– John Denver, from "Rocky Mountain High"
Fly – or land.
Of course we all know that bald eagles are not the threatened species they once were, but that takes nothing away from their majesty. I watched two eagles over the weekend, I assume one of the estimated 9,700 breeding pairs in the lower 48 states. It's possible that the pair is gearing up for egg laying, which in northern states such as Wisconsin can begin right around this time of year.
I'm careful to be as still as possible, keeping a good buffer between me and this nest that stands, oh, about a 125 feet or so above the shoreline of the lake. Over a few days I manage to capture a few glimpses of them, though never in tandem.
On the floor of the woods, these meek bloodroots have emerged from the leafy detritus of the forest floor. Thanks to some assistance, that's the tentative ID I have on these early spring flowers.
I'm not absolutely certain, but I believe this is my first close encounter with a hooded merganser. This early morning rewards passivity with abundance.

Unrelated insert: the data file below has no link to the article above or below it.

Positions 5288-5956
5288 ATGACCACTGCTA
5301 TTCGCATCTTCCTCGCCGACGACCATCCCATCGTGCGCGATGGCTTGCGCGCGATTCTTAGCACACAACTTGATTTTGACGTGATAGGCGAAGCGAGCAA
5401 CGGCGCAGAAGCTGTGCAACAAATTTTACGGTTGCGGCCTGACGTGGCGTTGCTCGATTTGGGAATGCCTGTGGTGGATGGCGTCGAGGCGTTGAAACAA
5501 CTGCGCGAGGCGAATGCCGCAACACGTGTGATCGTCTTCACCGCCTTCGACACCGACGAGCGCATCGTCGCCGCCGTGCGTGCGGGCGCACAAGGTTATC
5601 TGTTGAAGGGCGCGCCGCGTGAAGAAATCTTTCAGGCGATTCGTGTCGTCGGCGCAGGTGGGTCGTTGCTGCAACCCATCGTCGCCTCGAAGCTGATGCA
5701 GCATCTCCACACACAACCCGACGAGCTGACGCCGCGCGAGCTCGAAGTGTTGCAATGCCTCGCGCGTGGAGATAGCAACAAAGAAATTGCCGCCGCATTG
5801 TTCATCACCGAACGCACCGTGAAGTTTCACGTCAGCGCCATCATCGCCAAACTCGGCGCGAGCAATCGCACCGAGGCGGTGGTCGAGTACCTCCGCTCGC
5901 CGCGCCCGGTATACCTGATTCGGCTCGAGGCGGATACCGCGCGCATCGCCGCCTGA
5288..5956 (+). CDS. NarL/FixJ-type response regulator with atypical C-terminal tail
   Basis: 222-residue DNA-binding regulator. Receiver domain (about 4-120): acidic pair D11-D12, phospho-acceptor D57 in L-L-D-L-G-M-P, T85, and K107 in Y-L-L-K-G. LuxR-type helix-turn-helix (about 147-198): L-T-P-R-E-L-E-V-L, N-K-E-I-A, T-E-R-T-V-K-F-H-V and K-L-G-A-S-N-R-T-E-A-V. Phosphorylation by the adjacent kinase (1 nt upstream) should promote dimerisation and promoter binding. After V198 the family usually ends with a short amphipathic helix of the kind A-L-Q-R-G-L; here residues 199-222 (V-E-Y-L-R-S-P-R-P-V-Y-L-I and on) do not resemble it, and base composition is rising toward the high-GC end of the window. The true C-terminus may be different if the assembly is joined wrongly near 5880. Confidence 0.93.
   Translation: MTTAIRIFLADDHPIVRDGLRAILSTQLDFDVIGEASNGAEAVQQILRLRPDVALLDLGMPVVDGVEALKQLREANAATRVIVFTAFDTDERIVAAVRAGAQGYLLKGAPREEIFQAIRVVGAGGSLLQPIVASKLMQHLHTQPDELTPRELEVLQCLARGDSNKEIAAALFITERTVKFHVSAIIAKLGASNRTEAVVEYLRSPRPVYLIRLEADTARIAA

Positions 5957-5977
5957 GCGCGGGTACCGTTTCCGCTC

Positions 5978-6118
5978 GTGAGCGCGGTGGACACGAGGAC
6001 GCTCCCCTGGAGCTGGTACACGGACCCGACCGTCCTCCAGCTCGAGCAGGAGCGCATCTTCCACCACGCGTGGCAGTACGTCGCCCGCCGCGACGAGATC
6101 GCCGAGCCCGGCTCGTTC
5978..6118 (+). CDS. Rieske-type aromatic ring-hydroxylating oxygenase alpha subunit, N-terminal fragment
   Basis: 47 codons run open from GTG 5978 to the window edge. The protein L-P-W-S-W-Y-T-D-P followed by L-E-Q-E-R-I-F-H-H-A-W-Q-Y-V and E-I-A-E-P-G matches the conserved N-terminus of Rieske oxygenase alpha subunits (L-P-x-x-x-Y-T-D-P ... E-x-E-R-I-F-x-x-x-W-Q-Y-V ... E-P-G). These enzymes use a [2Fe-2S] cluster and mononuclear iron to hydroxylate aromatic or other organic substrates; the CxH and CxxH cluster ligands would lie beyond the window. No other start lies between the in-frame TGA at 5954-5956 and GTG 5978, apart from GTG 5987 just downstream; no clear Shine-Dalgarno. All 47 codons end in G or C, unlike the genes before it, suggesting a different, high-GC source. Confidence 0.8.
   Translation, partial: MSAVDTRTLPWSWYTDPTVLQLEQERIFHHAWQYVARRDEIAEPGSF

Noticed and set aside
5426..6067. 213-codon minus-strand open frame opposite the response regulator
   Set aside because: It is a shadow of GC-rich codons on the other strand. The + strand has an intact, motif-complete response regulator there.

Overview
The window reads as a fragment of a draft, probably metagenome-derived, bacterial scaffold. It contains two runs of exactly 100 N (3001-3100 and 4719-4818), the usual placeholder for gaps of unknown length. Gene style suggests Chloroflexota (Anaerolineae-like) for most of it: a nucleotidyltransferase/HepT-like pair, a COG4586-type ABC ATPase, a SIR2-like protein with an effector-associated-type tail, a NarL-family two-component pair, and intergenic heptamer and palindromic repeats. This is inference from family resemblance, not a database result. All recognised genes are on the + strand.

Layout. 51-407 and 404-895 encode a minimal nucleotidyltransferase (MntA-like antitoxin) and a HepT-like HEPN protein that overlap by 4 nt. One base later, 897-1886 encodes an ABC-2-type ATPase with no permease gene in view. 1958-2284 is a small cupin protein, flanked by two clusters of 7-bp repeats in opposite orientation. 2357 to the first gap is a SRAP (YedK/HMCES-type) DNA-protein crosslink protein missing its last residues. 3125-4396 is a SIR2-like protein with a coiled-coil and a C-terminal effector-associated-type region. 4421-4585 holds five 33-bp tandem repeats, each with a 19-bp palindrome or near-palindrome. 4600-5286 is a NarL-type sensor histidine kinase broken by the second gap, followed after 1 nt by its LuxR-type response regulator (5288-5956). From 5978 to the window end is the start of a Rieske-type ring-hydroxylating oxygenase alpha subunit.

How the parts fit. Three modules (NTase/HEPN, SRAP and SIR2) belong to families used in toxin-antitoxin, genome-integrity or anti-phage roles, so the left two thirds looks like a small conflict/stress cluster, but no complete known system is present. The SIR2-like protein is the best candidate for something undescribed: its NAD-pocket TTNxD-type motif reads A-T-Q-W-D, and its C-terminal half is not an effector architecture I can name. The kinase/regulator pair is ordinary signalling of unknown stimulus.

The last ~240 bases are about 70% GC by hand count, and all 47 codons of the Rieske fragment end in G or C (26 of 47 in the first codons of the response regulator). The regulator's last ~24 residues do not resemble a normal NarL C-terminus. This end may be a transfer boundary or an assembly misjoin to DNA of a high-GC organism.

Across the lake, a doe and what looks to be a yearling walk along the water's edge and then head up the sloping woods and out of sight.
A loon pair make their presence known well before I see them. The two pictures above tell me also that I need more lens capability; I want to get closer. Such a human response to beauty, for better or worse.
Here in the sun, a myrtle warbler perches for just a moment before it continues its morning dance along the shoreline.
No positive ID on this sparrow of some sort, I think. No matter. Here, where the trees still cast a morning shadow, the little bird sings so wholly, so purely that for a moment the music obliterates all questions. No what, or why, or when. Just song.